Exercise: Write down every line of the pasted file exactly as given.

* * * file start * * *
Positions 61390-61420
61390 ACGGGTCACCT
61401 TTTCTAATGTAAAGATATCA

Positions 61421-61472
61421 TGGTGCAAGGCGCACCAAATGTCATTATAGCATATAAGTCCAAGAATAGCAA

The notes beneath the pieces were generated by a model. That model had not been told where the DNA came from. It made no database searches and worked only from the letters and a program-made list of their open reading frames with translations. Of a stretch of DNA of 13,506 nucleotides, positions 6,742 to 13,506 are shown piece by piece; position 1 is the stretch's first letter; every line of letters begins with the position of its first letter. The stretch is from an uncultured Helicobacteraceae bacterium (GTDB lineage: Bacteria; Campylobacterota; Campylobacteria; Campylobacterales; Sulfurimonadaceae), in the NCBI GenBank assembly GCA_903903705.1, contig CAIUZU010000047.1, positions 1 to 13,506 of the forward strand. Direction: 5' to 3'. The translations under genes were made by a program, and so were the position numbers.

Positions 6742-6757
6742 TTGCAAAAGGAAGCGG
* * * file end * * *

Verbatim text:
Positions 61390-61420
61390 ACGGGTCACCT
61401 TTTCTAATGTAAAGATATCA

Positions 61421-61472
61421 TGGTGCAAGGCGCACCAAATGTCATTATAGCATATAAGTCCAAGAATAGCAA

The notes beneath the pieces were generated by a model. That model had not been told where the DNA came from. It made no database searches and worked only from the letters and a program-made list of their open reading frames with translations. Of a stretch of DNA of 13,506 nucleotides, positions 6,742 to 13,506 are shown piece by piece; position 1 is the stretch's first letter; every line of letters begins with the position of its first letter. The stretch is from an uncultured Helicobacteraceae bacterium (GTDB lineage: Bacteria; Campylobacterota; Campylobacteria; Campylobacterales; Sulfurimonadaceae), in the NCBI GenBank assembly GCA_903903705.1, contig CAIUZU010000047.1, positions 1 to 13,506 of the forward strand. Direction: 5' to 3'. The translations under genes were made by a program, and so were the position numbers.

Positions 6742-6757
6742 TTGCAAAAGGAAGCGG